Charitable issues and the tsunami

Relatives of tsunami victims now face some time in legal limbo. Without a corpse it is not possible (at least in the UK) to issue a death certificate for seven years, at least, not without jumping through many hoops. This means that widows and dependents are not able to access the estate. This includes things like insurance policies, property and accounts.

The net effect is that people who, on paper, are quite well off do not have access to that capital and could be in financial difficulty if they have lost the wage earner.

I predicted this privately soon after the event - I also predicted it'd eclipse other charities.

Now charities are beginning to say publicly that the tsunami could damage their efforts elsewhere. For example, with the UK leading the G8 this year, the UK government was to make Africa a priority, but this is being overshadowed. Tony Blair has said that this will not happen. In africa some 3000 people die from malaria alone each day.

The US have pledged $350million for the tsunami relief fund, up from an original $30million (less than the inauguration).

On a not unrelated note, I received my first spam the other day which directly asked me for tsunami money. I deleted it with disgust. On sober reflection I wish I hadn't. I wish I'd traced it.

I made a decision to try an give some cash to charity on a more regular basis. Before christmas I gave some money on behalf of the wife to train a mobile teacher in Africa from Oxfam Unwrapped.. She really appreciated this. The teacher will train people in Maths, literacy and so forth. The other day some cash went to the DEC, remembering to tick the gift-aid box. The golden rule if you're going to donate to charity in the UK is to use gift aid, by ticking the box the charity gets an extra 28% - this does not happen with a collection box (so I always walk past this). Oh, it's unlikely he'll ever read this, but to that bloke in KwikFit who did me a favour by fixing something for free, I put in that extra ten quid for you.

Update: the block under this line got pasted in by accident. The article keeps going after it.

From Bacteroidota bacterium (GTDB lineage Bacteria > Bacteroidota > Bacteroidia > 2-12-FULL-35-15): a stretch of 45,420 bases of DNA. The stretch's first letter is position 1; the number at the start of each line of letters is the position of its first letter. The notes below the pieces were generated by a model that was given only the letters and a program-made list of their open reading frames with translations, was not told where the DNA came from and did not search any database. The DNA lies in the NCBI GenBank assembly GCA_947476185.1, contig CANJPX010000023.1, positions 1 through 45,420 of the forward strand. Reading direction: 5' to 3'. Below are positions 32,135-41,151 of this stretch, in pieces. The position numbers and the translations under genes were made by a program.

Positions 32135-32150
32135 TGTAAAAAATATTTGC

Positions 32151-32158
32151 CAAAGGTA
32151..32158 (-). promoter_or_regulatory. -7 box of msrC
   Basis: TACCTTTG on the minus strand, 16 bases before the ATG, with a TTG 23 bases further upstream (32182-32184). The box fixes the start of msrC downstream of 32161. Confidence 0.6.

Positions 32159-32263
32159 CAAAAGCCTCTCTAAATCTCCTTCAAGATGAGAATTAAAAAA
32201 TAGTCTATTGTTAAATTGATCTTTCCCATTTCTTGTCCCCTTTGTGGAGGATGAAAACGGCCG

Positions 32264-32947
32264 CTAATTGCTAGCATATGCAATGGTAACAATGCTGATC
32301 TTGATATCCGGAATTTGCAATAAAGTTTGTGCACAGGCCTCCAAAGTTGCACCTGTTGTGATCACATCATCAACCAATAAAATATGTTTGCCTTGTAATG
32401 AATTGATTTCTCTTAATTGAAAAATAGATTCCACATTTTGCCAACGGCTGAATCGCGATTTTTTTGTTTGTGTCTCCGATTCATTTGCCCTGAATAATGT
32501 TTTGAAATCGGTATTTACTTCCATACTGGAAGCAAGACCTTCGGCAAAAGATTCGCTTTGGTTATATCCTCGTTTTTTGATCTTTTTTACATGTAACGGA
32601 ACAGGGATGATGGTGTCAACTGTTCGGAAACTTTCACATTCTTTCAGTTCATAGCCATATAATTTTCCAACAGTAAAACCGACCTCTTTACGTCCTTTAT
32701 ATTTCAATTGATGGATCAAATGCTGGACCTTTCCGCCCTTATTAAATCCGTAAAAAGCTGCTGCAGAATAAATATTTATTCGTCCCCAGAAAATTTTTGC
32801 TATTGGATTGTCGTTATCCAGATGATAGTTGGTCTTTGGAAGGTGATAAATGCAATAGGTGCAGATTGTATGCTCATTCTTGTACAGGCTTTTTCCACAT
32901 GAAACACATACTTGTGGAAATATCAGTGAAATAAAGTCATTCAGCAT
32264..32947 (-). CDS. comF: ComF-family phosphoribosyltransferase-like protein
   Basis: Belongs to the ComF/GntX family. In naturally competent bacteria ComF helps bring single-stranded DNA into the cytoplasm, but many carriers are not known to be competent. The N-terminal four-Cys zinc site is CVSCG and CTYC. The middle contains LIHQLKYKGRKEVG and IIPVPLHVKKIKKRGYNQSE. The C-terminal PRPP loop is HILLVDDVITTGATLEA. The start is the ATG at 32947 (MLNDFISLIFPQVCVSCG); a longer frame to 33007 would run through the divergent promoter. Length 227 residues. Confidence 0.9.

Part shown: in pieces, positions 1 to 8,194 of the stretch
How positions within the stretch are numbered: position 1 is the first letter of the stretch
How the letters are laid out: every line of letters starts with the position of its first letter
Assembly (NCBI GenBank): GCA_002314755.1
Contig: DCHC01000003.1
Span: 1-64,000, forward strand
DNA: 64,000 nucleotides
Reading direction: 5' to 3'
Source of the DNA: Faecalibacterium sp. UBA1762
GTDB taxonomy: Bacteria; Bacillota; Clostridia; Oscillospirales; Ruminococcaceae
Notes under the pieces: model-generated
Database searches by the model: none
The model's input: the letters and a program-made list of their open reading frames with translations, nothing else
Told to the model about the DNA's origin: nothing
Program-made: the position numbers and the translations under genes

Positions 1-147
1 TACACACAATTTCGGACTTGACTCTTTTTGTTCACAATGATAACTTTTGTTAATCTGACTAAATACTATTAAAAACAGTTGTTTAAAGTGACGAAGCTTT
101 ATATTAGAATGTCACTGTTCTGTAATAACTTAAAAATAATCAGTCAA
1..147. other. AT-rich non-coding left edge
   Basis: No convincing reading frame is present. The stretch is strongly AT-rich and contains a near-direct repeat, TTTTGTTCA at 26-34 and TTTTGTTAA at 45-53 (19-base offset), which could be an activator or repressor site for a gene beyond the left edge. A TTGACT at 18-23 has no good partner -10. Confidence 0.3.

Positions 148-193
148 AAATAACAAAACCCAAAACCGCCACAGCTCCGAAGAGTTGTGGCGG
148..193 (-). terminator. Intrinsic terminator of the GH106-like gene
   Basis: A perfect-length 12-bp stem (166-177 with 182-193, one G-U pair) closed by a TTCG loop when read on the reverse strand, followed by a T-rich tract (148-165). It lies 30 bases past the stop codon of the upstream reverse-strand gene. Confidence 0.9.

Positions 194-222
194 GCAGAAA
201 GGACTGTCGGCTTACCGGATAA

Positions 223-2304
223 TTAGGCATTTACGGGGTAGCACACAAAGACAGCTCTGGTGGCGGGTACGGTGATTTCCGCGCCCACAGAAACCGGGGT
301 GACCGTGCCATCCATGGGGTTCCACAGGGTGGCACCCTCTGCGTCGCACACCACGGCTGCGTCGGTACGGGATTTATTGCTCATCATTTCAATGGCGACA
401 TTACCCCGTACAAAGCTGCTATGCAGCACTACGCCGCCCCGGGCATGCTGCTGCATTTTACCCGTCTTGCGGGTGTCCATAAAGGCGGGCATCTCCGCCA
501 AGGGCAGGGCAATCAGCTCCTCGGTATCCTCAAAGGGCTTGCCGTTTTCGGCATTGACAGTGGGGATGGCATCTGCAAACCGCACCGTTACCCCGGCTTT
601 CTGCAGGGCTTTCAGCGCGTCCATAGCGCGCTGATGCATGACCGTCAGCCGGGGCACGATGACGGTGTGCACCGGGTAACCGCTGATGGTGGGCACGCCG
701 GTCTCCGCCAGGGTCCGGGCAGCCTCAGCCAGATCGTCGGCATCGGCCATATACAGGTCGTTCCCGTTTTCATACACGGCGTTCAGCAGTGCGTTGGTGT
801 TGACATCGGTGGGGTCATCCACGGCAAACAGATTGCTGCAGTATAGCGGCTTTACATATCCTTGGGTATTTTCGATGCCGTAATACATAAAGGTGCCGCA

I think next time I donate to charity I think it won't be the tsunami, it'll be for something that is overshadowed by the tsunami appeal.

Overseas it'll probably be a development project, something long term. I like what World Vision are doing, I particularly like their 'sponser a child' scheme. A clever move for a charity as it promotes a longer term commitment from the donor. Unfortunately I'm not too keen on charity being tied up with religion - and can't seem to find a secular charity doing quite the same sort of thing. I'm all for religious types doing charitable deeds, but that's a different kettle of fish.

Domestically it'll probably be something like Dogs for the Disabled.

I continue to support Liberty - though this is a different sort of organisation to those discussed above, I'm also interested in the work of the electoral reform group, though they have yet to receive a donation.